Online Wagering in Massachusetts: Last News and Updates

Here's what to know about the latest wagering laws.
By Irina O'Connor
FanGo Sports

Mobile sports betting in Massachusetts is going live at the perfect time: fans of Boston sports teams have an exciting few months ahead. Although they’ve fallen from a league best record to trailing the Milwaukee Bucks and Denver Nuggets in recent weeks, the Celtics have the best odds of raising the Larry O’Brien Trophy in June, listed at or around +300 at a handful of sportsbooks.

The Bruins are on pace for one of the best—if not the best—regular seasons in NHL history, sitting at 103 points with 20 games left to play. They’ve got one of their most hated rivals, the Montreal Canadiens, firmly in their sights: the 1976-77 Habs scored a league record 132 points. As such, the Bruins have the best odds to win the Stanley Cup this year, listed at or around +320. Odds can vary dramatically from sportsbook to sportsbook, this also may include the  Massachusetts Betting Promos that are currently available, so make sure you shop around for the best deal before placing bets.

The launch will happen at 10am EST on Friday, March 10. Here’s a look at what’s happening as the seconds tick closer to the Bay State’s mobile betting debut. DraftKings, BetMGM and FanDuel sportsbooks have all received their operating licenses from the Massachusetts Gaming Commission (MGC). 

Understandably, they aren’t wasting any time getting started. The three sportsbooks are offering bonuses for prospective bettors who sign up for their platforms ahead of the launch date, giving gamblers an incentive to hit the ground running. Four other sportsbooks—Betr, Caesars, Wynnbet and Barstool—have secured their mobile operating licenses, but they haven’t been as savvy about bringing new customers in yet: stay tuned to see if they change tactics in the next few days.

Bally Bet, Betway and Fanatics Sportsbooks all have their mobile operating licenses, but they aren’t prepared to start taking wagers just yet. That’s not too surprising, as most of the other sportsbooks are established brands that are already operating in most of the states where sports betting is legal: they’ll need more time to get up and running within the already bustling industry.

Back to their Roots: Massachusetts Brands Open in the State in Full

For Barstool and DraftKings, the legalization of Sports Betting in Massachusetts is something of a triumphant homecoming. DraftKings got its start in 2012 and is headquartered in Boston. Although wagering on professional and college sporting events was prohibited by federal law until 2018, DraftKings was able to operate because they hosted fantasy sports competitions for money, a category considered distinct from general sports wagering and explicitly protected under the previous laws.With the advent of legal sports wagering, the DraftKings team has been able to diversify their operations to include physical casinos and mobile betting.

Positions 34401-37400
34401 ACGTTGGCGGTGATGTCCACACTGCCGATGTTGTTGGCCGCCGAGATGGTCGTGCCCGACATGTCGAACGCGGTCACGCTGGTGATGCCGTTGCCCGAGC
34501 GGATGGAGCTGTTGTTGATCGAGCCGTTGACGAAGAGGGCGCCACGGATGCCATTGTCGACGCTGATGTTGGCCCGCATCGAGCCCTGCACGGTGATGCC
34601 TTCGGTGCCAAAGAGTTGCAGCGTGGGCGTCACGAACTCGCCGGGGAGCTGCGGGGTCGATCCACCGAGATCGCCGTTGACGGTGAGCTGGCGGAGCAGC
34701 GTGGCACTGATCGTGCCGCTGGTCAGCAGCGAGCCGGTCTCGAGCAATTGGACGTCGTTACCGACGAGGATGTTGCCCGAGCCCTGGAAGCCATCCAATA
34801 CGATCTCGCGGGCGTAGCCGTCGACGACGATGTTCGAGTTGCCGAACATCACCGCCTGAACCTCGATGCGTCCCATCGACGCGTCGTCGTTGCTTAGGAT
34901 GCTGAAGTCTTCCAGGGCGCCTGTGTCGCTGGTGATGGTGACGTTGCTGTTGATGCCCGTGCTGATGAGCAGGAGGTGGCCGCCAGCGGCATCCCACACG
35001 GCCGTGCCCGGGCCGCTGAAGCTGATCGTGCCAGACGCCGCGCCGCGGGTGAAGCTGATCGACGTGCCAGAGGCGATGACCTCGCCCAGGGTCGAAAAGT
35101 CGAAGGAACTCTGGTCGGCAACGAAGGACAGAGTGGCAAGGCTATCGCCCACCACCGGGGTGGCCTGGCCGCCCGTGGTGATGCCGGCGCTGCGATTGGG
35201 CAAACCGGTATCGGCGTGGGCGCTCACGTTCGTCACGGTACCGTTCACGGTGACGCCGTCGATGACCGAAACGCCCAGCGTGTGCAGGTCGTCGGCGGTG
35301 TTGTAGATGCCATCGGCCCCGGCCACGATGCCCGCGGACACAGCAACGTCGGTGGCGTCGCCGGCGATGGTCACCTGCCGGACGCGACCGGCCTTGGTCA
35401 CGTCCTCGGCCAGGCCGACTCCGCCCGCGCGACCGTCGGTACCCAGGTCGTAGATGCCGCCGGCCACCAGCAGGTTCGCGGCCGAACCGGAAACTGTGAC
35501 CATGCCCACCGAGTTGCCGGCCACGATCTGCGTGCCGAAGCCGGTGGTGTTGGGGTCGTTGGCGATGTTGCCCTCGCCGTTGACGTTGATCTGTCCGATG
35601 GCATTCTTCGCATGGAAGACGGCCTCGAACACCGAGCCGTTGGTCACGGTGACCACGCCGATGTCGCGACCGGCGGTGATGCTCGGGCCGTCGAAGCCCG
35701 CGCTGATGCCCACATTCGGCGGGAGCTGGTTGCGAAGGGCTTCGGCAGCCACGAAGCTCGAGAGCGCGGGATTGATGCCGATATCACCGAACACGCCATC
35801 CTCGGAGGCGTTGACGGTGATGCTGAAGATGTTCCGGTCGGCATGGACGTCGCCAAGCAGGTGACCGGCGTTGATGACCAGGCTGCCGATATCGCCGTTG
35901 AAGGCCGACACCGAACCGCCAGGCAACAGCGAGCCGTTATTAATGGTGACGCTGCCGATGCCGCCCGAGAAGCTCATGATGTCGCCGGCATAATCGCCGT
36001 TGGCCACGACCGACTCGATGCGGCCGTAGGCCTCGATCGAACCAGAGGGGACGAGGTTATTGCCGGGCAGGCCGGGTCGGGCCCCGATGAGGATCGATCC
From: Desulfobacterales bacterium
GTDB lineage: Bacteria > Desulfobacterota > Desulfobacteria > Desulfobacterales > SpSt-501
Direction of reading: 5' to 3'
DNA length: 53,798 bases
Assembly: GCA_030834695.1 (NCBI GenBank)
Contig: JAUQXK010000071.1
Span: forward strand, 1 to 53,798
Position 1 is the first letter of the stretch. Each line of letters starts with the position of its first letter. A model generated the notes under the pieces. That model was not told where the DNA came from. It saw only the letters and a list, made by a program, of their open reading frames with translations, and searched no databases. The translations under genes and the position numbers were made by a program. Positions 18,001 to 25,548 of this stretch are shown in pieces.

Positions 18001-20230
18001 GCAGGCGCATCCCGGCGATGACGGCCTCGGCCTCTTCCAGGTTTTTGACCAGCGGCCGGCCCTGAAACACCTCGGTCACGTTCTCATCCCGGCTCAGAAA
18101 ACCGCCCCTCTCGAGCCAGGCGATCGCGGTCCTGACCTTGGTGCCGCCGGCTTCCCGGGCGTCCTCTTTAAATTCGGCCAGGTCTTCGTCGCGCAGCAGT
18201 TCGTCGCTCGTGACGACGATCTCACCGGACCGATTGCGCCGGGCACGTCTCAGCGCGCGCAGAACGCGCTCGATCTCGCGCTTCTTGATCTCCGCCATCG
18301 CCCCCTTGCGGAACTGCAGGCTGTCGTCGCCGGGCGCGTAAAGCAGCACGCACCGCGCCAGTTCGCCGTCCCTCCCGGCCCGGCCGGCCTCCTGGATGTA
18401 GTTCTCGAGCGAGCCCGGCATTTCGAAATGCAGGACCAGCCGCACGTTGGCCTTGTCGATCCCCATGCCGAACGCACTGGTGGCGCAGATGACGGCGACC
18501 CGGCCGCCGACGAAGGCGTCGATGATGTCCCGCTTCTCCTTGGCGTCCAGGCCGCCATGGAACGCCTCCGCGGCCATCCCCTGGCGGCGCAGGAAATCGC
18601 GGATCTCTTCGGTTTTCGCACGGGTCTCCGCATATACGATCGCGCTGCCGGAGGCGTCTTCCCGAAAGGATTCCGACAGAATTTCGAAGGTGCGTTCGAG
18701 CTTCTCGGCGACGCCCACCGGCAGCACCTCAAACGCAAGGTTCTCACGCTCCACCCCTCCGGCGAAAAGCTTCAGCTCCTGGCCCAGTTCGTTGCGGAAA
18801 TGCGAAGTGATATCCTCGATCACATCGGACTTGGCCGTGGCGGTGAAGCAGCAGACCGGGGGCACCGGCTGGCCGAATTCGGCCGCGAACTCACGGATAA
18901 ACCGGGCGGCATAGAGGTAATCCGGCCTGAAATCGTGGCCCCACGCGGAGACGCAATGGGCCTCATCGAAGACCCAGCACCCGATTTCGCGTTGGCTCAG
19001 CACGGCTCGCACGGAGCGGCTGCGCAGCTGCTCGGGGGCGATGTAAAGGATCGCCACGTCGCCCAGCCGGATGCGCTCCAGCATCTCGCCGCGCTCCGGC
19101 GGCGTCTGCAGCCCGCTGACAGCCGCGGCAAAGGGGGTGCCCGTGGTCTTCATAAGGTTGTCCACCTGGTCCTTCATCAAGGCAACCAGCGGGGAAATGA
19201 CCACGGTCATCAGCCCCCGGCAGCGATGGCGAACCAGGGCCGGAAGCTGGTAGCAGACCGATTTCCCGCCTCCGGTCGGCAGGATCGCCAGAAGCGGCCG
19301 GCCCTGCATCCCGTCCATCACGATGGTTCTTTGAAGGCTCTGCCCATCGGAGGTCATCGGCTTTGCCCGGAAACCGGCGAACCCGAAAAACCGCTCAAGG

Barstool Sports, on the other hand, began in Milton, Massachusetts in 2003. Originally a sports blog, the brand has exploded in recent years, giving them the power to dip their toes in the world of bookmaking. While they’re headquartered in New York City today, the influence of New England and the sports teams that call it home is obvious to anyone who’s kept tabs on their content, making them another favored son of the region.

What Will Happen With Write-Offs?

The Massachusetts state legislature has been careful to examine every facet of some of the common sticking points when it comes to sports betting. While most states (legislators and voters alike) have been quick to ratify laws endorsing sports betting, there’s no denying that it can be a controversial topic. That’s part of why it’s taken the Commonwealth so long to get things kicked off: the measure legalizing sports betting was passed in early August 2022, and they’ve spent the last seven months (the MGC in particular) hashing out the details and figuring out how to best serve the state and its people. 

It’s a fine line to attend to: take taxes, for example. Massachusetts stands to gain quite a bit by legalizing a billion dollar industry. How much the state gains in revenue depends on the tax rate they levy. They don’t want to scalp their citizens, but the state will always want its fair share. 

The tax rate is set: 15 percent for in-person wagers that win, 20 percent for winning mobile bets.

Many states allow sportsbooks to write off betting promotions on their tax forms, however: if someone gets a $1000 credit on a second-chance bet, the sportsbook can claim that as a business expense and reduce their taxable income. With mobile betting just going live, you can expect a rush of promotional wagers placed. Some states have chosen to take a hard line approach and prevent promotional write offs. What the Bay State will do remains to be seen.